After years of declaring ugh no I am NOT going to teach, I taught some master classes and survived.

Let me clarify, though.

I’ve taught in less formal contexts before. I (reluctantly) passed my pedagogy class as part of my dance minor, I led warm ups for the company on tour and during dance theater, and I (along with the other seniors) choreographed and taught the opening number for DancersDrummersDreamers. I’ve done some teaching, and I’ve done a lot of “public speaking” because of not only dance and comp but because of my english classes. So it wasn’t like I was trying to swim for the first time with no prior experience.

But this was the first time I led the entire class, beginning to end, warm up to center to technique to choreography. I taught about fifty (maybe. I am not good at guessing numbers) 14-17 year olds from the local high school dance teams, one of which was my own former dance team that got me started down this whole dancing adventure.

I was nervous both days, but I think it went well for a first attempt. I had sketched out my lesson plans but wasn’t so strict that I couldn’t deviate from plan when things were, well, not going according to plan. For example, we spent a lot more time on degages and tendus on the first day than I anticipated, and on the second day, we spent a lot more time on calypsos than I thought we would.

The main thing I focused on in class wasn’t so much the technique, which I could write an entire book about in itself, but about dancing bigger. After dancing with my peer group for so long, I’d forgotten what it was like to dance with beginners. Experienced dancers, even the ones who aren’t very good, tend to have a certain confidence about themselves and their movements. They tend to move big and make no apologies for taking up space. With these teenagers, there was a definite hesitation in taking the floor and manipulating their bodies in uncomfortable and new ways.

This isn’t a bad thing; it’s perfectly normal. But I had a feeling that dance team wasn’t the environment where they were going to be told “MAKE THIS COMBINATION YOUR BITCH” and “NO SURRENDER” – which then became the unofficial motto of the class. I talked plenty about turn out and about using your floor during tendus and about closing your ribs and about proper stretching technique, but I wanted to see them be less afraid of movement. I wanted to get across that this is the most important thing you will ever do. 

I’m pretty sure some of them were very confused by this, and I can imagine the snark going on in some of their heads (because it was the sort of thing I would have thought too) – what is she talking about, my job/parents/boyfriend/homework is more important than waving my arms in the air. But if you act like each and ever thing you are doing in class is the most important thing in the world, your progress will be quick.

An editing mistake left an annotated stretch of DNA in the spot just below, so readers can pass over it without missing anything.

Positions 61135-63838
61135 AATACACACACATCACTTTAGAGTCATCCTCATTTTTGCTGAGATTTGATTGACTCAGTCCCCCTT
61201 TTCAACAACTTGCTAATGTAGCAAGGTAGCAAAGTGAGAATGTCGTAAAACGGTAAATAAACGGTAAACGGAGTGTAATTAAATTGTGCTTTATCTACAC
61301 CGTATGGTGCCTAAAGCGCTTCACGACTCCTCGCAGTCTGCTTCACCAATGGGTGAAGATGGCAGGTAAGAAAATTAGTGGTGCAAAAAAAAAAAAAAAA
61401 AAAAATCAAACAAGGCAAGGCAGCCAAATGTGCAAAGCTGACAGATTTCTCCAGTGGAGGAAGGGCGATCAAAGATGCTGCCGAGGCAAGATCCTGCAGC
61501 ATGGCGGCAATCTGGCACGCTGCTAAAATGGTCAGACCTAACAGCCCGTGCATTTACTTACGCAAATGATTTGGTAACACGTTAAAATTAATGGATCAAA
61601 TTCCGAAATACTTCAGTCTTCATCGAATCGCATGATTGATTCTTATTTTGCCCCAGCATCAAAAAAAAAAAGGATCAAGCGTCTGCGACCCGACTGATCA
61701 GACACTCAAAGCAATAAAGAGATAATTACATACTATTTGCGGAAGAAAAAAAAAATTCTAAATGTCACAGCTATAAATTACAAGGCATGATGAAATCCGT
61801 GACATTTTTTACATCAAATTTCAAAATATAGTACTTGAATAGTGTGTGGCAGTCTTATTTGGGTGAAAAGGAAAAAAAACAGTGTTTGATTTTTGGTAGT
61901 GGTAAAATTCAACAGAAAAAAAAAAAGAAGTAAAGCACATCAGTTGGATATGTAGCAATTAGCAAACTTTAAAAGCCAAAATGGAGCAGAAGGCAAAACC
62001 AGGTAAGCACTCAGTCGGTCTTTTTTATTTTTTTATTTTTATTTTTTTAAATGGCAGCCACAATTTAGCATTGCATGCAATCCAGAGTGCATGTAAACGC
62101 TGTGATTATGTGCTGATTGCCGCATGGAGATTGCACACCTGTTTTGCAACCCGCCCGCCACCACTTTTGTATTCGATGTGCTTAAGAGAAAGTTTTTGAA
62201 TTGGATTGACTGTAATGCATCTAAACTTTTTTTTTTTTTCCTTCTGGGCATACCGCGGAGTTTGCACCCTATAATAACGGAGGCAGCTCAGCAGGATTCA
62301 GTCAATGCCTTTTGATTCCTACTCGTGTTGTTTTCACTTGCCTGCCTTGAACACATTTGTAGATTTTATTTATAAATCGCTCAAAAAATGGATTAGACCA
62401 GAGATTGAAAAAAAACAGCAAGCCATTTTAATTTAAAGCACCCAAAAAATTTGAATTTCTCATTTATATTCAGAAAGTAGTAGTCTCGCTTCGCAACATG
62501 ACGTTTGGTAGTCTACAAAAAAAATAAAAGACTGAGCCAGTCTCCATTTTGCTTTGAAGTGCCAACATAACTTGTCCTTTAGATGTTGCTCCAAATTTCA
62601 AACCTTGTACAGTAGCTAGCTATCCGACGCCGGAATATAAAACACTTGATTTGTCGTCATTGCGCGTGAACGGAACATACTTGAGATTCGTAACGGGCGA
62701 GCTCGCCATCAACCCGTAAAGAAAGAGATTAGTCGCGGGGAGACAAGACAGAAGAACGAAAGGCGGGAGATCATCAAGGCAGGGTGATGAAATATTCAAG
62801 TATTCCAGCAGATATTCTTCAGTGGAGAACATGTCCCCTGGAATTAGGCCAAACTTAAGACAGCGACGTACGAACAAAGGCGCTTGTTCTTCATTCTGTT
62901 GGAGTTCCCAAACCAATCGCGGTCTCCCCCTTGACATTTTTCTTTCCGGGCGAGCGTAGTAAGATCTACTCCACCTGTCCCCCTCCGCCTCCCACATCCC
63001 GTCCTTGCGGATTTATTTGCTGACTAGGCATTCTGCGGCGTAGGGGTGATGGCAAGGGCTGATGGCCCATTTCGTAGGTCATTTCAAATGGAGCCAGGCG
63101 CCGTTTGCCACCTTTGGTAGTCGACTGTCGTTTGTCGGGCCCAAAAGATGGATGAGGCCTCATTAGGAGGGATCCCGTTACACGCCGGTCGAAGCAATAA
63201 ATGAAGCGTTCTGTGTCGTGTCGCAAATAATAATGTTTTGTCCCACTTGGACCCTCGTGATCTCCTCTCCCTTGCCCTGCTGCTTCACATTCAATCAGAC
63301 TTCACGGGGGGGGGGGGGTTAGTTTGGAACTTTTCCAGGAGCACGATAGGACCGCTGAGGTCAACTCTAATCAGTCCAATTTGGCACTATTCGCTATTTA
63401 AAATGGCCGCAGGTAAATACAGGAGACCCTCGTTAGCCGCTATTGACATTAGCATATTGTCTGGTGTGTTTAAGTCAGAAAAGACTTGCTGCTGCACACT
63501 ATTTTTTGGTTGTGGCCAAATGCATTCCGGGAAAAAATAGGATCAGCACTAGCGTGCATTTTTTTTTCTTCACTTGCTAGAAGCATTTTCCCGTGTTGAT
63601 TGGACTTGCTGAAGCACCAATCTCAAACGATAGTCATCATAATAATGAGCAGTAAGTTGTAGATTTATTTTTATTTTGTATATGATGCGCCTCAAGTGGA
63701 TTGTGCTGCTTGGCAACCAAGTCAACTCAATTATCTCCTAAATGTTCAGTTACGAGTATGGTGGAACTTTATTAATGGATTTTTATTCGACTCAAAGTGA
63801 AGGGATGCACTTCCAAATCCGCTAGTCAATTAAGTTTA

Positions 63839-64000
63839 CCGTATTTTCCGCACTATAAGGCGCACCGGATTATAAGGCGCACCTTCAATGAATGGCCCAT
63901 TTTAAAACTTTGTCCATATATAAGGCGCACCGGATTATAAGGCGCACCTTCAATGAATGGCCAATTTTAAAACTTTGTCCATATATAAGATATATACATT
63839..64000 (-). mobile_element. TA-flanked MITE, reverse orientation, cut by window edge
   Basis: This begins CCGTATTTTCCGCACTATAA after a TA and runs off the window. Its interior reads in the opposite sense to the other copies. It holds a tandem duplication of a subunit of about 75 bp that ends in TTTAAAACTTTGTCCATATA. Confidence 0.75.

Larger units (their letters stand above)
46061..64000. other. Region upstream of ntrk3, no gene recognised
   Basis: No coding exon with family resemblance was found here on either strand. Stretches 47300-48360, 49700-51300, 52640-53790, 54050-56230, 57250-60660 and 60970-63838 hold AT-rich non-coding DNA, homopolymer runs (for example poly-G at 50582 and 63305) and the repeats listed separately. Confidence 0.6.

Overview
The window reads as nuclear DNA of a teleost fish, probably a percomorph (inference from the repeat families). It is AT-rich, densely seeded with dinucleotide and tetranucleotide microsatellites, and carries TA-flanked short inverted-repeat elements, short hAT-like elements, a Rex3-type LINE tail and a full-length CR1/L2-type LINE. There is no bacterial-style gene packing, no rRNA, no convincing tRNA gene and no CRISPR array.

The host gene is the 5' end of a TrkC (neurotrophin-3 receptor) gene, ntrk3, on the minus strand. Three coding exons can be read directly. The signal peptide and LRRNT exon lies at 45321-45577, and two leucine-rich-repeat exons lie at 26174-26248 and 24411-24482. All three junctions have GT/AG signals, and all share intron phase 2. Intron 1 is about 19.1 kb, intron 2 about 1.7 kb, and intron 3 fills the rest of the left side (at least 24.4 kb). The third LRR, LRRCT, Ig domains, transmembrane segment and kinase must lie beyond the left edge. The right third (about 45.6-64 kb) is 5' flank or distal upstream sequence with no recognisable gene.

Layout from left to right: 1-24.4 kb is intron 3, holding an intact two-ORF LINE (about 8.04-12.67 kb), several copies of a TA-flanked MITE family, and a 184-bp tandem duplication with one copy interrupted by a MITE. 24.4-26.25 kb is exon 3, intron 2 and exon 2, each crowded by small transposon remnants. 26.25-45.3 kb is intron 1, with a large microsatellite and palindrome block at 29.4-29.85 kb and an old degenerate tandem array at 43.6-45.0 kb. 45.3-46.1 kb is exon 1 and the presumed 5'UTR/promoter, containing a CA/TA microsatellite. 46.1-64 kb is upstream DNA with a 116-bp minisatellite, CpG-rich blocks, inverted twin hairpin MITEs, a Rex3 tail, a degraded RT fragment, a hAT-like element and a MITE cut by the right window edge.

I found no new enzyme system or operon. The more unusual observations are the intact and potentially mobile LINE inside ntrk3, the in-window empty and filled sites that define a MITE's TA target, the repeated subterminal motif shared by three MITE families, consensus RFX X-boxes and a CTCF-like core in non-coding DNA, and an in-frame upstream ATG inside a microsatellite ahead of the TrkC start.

I guess, overall, I wanted to show them a different attitude about movement as much as I wanted to teach technique. Dancing, along with other types of movement and exercise, can really set you free. I hope that some of them were able to experience dance in a different way because of my classes.

I felt like the second day was a bit better than the first, partly because perhaps they knew what to expect and they were more used to my attitude. And we did way less ab work. The deer-in-the-headlight look was much more toned down, and some people were smiling and looked like they were having a good time when they moved. Some of the girls told me that I was “really supportive” and that they liked my teaching style, which was cool. I had another few girls ask for demonstrations and videos and pictures, and I gave away a few business cards. I’m always happy to answer any questions about the industry and academic dance. Even though I’m not far into my career, I feel like I’ve learned a lot in a short time and I wish someone had told me certain things (like don’t work for free and show up to every class and take lots of ballet and get your headshots done a certain way and here’s how to lay out your dance resume…and so on). I saw a lot of determination in a lot of the girls, and some of them could go really far if they work hard.

I still have zero desire to be a full time teacher. I have seen it with some of my own teachers, and I don’t want to devote 40 hours a week to instructing other girls and continuing the modern dance pyramid scheme. I did not study this friggin hard for this friggin long (short relative to many of my peers) to just turn around and teach instead of applying it. I want to choreograph and hone my craft as an artist, and I want to perform and become the best technician and mover that I can. I am definitely okay with teaching part time, especially since I make more and enjoy it more than, say, retail, but I do not want to devote my life to someone else’s growth. Maybe I’m selfish, but I don’t really care. Maybe I’ll feel differently when I’m older.

Overall, it was a really good experience for me. I look forward to teaching again (the Lakeland coach would like me to choreograph some), and I’m glad I could provide a different point of view for the girls, and hopefully I didn’t scare too many of them off. I liked teaching in this environment and will hopefully do it again soon.

 

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